Genome-wide association studies indicated the homeobox-containing transcription factor Engrailed-2 (En2) as a candidate gene for autism spectrum disorders (ASD). Accordingly, En2 knock-out (En2(-/-)) mice show anatomical and behavioral ASD-like features, including decreased sociability and learning deficits. The molecular pathways underlying these deficits in En2(-/-) mice are not known. Deficits in signaling pathways involving neurofibromin and extracellular-regulated kinase (ERK) have been associated with impaired learning. Here we investigated the neurofibromin-ERK cascade in the hippocampus of wild-type (WT) and En2(-/-) mice before and after spatial learning testing. When compared with WT littermates, En2(-/-) mice showed impaired performance in the Morris water maze (MWM), which was accompanied by lower expression of the activity-dependent gene Arc. Quantitative RT-PCR, immunoblotting, and immunohistochemistry experiments showed a marked downregulation of neurofibromin expression in the dentate gyrus of both naive and MWM-treated En2(-/-) mice. ERK phosphorylation, known to be induced in the presence of neurofibromin deficiency, was increased in the dentate gyrus of En2(-/-) mice after MWM. Treatment of En2(-/-) mice with lovastatin, an indirect inhibitor of ERK phosphorylation, markedly reduced ERK phosphorylation in the dentate gyrus, but was unable to rescue learning deficits in MWM-trained mutant mice. Further investigation is needed to unravel the complex molecular mechanisms linking dysregulation of neurofibromin-dependent pathways to spatial learning deficits in the En2 mouse model of ASD.


Puligheddu M.,University of Cagliari | Pillolla G.,University of Cagliari | Melis M.,University of Cagliari | Melis M.,Cnr Neuroscience Institute | And 10 more authors.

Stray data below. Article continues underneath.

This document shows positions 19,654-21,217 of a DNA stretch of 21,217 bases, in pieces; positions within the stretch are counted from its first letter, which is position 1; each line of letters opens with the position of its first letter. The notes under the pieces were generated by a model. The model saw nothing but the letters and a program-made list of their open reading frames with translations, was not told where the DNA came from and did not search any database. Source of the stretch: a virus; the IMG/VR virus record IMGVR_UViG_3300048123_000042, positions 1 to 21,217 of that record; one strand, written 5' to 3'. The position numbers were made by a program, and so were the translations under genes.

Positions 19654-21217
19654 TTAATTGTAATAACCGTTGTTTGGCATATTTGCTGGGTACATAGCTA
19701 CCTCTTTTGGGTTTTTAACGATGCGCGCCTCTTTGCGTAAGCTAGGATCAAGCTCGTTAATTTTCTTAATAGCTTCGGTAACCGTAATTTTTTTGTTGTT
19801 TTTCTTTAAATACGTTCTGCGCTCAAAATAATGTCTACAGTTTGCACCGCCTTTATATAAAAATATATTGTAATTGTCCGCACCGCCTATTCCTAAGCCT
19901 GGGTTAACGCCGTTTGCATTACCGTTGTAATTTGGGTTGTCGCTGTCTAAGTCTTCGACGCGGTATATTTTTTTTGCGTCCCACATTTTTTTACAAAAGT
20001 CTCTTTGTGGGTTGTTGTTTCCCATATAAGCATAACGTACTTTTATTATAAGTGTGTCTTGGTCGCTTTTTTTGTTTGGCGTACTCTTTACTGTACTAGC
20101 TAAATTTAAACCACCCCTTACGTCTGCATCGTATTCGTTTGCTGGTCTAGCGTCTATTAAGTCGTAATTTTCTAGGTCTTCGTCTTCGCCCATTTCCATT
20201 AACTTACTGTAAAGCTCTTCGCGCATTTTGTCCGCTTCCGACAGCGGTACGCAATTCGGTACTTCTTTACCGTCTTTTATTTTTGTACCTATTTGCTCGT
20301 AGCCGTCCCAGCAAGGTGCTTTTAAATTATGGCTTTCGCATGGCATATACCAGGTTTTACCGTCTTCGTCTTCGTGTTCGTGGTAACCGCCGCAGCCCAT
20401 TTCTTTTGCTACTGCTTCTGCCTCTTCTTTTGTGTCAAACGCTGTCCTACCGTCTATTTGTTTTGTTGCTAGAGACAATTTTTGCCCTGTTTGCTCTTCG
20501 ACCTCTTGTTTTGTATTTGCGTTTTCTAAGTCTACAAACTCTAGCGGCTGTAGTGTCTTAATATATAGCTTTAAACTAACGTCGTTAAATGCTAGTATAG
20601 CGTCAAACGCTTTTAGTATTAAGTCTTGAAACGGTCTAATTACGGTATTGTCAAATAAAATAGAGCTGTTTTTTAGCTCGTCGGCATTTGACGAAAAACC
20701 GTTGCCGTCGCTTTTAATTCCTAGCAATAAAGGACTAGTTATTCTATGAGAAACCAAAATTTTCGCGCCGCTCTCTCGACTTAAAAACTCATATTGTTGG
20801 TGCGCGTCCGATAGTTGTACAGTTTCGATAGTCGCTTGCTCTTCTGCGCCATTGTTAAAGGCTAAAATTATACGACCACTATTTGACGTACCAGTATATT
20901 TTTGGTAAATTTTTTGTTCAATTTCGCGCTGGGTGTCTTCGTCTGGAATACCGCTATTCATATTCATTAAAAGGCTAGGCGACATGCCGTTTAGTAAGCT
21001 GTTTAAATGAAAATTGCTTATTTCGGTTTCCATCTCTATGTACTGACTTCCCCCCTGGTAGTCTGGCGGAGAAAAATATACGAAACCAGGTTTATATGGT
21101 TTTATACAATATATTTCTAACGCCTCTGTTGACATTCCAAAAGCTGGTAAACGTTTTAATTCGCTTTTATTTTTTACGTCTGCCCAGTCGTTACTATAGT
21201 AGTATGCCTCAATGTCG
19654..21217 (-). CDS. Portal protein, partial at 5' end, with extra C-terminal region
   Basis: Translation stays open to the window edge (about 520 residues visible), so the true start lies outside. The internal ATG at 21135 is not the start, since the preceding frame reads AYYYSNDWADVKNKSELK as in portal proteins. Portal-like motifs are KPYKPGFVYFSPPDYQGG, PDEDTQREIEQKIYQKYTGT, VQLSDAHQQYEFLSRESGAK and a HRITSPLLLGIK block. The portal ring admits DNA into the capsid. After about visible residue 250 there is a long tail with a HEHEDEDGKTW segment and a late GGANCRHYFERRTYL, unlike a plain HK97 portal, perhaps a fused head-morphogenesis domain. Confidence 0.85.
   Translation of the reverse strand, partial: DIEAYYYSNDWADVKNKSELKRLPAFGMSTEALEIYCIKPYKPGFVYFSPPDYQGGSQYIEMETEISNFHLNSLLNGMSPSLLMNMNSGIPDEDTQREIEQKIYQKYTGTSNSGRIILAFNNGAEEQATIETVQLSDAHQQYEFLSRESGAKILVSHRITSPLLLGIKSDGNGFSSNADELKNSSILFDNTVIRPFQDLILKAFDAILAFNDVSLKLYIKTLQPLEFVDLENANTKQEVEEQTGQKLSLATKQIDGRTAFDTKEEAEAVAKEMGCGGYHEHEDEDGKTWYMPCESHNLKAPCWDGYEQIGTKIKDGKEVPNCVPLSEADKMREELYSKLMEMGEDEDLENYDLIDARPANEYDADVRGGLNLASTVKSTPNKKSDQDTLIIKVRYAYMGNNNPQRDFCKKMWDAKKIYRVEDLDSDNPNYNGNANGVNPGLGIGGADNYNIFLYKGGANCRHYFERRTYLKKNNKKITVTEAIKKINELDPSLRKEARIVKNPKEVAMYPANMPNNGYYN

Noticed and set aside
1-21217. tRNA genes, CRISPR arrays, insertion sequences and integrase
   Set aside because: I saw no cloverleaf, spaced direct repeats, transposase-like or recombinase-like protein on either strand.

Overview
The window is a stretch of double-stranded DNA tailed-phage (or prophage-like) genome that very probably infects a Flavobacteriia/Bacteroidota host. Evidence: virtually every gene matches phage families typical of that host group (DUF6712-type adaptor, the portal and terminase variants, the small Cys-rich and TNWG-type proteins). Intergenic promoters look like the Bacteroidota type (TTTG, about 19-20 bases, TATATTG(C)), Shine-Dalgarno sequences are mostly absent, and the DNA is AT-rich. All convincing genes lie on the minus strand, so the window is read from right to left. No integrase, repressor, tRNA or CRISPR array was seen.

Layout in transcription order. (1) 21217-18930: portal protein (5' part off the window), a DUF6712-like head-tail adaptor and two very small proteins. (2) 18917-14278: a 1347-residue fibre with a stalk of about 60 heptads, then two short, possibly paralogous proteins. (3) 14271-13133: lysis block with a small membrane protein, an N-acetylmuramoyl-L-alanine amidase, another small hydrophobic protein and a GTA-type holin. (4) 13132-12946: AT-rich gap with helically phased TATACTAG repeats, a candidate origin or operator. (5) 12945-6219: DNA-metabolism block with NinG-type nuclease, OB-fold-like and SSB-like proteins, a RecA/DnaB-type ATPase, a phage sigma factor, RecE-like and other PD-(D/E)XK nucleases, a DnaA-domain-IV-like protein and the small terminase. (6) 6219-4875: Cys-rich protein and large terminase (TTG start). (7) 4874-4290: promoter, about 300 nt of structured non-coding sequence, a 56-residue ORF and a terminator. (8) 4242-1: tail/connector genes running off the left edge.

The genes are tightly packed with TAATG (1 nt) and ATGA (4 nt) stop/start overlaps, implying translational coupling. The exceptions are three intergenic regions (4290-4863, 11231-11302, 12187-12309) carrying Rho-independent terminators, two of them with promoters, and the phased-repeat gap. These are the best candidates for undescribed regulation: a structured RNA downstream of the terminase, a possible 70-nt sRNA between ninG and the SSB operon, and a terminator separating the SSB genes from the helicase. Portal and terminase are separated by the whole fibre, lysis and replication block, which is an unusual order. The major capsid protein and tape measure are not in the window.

PLoS ONE | Year: 2013

Nicotinic acetylcholine receptors (nAChRs) are involved in seizure mechanisms. Hence, nocturnal frontal lobe epilepsy was the first idiopathic epilepsy linked with specific mutations in α4 or β2 nAChR subunit genes. These mutations confer gain of function to nAChRs by increasing sensitivity toward acetylcholine. Consistently, nicotine elicits seizures through nAChRs and mimics the excessive nAChR activation observed in animal models of the disease. Treatments aimed at reducing nicotinic inputs are sought as therapies for epilepsies where these receptors contribute to neuronal excitation and synchronization. Previous studies demonstrated that peroxisome proliferator-activated receptors-α (PPARα), nuclear receptor transcription factors, suppress nicotine-induced behavioral and electrophysiological effects by modulating nAChRs containing β2 subunits. On these bases, we tested whether PPARα agonists were protective against nicotine-induced seizures. To this aim we utilized behavioral and electroencephalographic (EEG) experiments in C57BL/J6 mice and in vitro patch clamp recordings from mice and rats. Convulsive doses of nicotine evoked severe seizures and bursts of spike-waves discharges in ∼100% of mice. A single dose of the synthetic PPARα agonist WY14643 (WY, 80 mg/kg, i.p.) or chronic administration of fenofibrate, clinically available for lipid metabolism disorders, in the diet (0.2%) for 14 days significantly reduced or abolished behavioral and EEG expressions of nicotine-induced seizures. Acute WY effects were reverted by the PPARα antagonist MK886 (3 mg/kg, i.p.). Since neocortical networks are crucial in the generation of ictal activity and synchrony, we performed patch clamp recordings of spontaneous inhibitory postsynaptic currents (sIPSCs) from frontal cortex layer II/III pyramidal neurons. We found that both acute and chronic treatment with PPARα agonists abolished nicotine-induced sIPSC increases. PPARα within the CNS are key regulators of neuronal activity through modulation of nAChRs. These effects might be therapeutically exploited for idiopathic or genetically determined forms of epilepsy where nAChRs play a major role. © 2013 Puligheddu et al.